How to avoid a damp squib ending to your presentation

Sudden endings can ruin a presentation

Sudden endings can ruin a presentation

The end of a presentation can feel very much like falling off a cliff: you’ve got some solid content that you tread through,  then suddenly there’s nothing.   Often you’ll find yourself calling into the gap beyond with ‘Any questions?’

Although dealing with questions is a separate post,  one way to avoid this call into the abyss is to ask a question that reinforces your key point, such as:

“I’m often asked whether we need to change strategy at all if what we have is getting us by.   And that’s the point… We can more than ‘get by’:  diversifying  offers an exciting opportunity to grow,  learn and secure a more profitable future.  Who wouldn’t want that?”

The 3 point closure provides a neat conclusion, using a rhetorical question as the full stop.   Do ensure that the key message re-emphasises what’s in it for your audience.

Avoid self-aggrandising ‘questions’, as in the following example:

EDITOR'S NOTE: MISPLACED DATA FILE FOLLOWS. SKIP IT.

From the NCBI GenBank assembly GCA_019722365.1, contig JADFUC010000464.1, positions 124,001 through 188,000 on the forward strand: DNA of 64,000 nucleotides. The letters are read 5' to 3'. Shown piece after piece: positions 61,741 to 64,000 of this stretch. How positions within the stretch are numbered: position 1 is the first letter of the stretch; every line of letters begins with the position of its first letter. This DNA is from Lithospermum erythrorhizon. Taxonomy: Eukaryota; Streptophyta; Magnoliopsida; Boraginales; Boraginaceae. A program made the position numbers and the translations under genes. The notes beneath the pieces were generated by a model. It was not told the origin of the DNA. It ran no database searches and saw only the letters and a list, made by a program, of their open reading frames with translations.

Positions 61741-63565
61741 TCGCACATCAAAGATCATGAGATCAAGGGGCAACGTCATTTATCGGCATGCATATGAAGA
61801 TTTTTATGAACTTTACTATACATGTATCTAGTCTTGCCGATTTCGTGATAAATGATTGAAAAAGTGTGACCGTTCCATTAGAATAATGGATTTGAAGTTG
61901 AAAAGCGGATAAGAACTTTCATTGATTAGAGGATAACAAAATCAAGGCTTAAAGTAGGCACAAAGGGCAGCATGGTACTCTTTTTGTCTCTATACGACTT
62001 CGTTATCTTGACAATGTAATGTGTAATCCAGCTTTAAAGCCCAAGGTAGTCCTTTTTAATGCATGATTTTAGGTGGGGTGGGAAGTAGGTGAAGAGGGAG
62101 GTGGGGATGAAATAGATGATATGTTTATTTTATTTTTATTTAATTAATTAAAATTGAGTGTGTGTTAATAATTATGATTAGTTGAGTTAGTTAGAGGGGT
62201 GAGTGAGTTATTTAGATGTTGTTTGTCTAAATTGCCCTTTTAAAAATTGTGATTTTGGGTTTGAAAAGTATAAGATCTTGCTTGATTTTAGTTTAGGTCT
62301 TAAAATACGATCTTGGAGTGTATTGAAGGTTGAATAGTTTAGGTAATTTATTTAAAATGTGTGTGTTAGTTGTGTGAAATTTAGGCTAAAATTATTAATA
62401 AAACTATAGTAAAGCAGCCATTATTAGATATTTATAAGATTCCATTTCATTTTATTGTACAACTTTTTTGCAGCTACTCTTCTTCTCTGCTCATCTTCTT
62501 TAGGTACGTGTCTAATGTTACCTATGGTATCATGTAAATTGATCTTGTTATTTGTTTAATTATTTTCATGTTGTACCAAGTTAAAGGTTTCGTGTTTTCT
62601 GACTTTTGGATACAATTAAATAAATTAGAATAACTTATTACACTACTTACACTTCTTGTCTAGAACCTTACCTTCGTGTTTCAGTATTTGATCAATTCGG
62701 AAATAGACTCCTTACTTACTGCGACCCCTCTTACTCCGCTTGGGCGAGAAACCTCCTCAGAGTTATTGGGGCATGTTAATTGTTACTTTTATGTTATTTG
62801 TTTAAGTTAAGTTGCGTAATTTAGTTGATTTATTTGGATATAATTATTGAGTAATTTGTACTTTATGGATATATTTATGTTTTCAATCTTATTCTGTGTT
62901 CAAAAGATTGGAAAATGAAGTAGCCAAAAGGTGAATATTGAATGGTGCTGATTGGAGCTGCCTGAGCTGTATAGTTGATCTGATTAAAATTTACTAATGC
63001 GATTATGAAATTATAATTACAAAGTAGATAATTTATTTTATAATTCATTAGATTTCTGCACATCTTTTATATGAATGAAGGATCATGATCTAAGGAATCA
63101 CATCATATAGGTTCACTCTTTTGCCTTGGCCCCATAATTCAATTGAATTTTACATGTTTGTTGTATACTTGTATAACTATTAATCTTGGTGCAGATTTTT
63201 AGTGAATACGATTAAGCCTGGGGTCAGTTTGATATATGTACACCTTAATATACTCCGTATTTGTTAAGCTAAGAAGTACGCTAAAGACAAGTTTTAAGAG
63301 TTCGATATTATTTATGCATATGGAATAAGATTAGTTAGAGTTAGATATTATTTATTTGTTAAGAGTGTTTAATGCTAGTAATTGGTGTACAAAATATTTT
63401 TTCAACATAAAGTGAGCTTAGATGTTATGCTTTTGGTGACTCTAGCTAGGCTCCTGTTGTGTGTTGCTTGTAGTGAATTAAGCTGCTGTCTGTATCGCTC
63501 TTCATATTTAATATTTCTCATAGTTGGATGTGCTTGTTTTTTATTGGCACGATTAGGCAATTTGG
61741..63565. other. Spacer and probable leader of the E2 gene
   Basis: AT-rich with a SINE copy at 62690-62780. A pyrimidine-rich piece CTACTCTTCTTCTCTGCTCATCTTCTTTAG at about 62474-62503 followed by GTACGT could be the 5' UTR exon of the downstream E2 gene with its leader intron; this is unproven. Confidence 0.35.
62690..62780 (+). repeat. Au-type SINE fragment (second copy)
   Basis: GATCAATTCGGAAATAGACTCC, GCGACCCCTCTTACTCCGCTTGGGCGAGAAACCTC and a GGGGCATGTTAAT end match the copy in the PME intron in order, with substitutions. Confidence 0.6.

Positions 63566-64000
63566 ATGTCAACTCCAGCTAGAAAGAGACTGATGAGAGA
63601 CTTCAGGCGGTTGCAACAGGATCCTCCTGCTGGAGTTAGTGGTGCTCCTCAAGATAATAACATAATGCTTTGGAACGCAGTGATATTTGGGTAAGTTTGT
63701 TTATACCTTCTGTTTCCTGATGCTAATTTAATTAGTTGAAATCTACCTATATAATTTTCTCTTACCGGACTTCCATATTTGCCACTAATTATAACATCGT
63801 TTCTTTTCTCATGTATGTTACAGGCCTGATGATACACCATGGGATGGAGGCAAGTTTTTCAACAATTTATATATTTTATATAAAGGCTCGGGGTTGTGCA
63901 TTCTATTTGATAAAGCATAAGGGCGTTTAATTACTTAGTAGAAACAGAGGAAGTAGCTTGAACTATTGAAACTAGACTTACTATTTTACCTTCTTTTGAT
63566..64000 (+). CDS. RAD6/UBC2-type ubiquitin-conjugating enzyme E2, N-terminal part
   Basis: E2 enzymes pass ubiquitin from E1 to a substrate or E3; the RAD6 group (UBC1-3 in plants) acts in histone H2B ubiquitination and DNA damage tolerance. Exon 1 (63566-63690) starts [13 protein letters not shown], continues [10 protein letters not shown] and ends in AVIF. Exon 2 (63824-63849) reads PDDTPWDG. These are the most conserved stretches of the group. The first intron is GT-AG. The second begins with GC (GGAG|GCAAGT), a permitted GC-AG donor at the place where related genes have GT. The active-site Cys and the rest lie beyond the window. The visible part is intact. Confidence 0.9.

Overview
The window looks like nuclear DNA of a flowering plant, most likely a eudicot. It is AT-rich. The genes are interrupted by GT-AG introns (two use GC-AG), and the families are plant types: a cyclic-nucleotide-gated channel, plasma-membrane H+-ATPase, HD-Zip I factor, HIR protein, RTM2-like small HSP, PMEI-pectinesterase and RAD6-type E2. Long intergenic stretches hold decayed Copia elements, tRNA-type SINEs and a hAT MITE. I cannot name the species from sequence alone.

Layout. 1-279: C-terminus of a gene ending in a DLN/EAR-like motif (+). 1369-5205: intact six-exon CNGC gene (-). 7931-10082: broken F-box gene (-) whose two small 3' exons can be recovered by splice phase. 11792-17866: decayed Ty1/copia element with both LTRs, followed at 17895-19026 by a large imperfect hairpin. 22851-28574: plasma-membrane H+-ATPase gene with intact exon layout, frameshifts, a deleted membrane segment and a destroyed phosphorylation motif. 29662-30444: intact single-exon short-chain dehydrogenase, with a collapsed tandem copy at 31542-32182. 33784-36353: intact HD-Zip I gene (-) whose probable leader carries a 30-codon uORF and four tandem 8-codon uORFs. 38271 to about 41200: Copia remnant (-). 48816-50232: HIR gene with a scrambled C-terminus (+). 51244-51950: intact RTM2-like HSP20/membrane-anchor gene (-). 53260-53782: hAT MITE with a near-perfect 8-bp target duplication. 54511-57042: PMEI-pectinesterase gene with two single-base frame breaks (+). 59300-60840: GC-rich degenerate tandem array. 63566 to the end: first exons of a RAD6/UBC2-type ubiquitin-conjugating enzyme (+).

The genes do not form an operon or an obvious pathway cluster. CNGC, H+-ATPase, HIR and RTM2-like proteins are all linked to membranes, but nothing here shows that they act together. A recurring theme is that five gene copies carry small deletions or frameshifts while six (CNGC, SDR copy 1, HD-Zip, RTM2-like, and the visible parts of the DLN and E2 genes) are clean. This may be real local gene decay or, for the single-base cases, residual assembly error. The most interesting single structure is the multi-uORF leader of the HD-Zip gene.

‘People ask me why I’m so brilliant.   It’s partly nature and a bit of nurture.   Thanks and goodbye’.

Looks like there’s a humility drought here in a desert of ego.   Where’s the reinforcement of audience benefit?

This is not dissimilar from a real example I recall from a motivational speaker:

“People ask me how they can be more like me…” I can’t remember the rest.  I think I was out the room by then.


A word about the 3 point closure:

The three point closure allows for a distinctive end to your presentation.   This avoids having it hanging incomplete in the ether, leaving your audience confused as to whether you’ve finished or not.

For example in Winston Churchill’s famous blood,  sweat and tears speech, what he actually said was “I can promise you Blood, Sweat, Toil and Tears”.   We lost the toil and actually only recall ‘blood,  sweat and tears’  for the same reason that we remember ‘A Mars a day helps you work,  rest and play’. (or ‘your teeth rot away’ although that calls upon rhythm and rhyme more as a mnemonic).


To sum up:

  1. Ask a question that reinforces the key benefit to the audience
  2. Use a rule of 3 within the answer
  3. You can also add devices like rhetorical questions or quotes to provide a clear ending.

So these 3 devices will give your words more weight….and who wouldn’t want that?!


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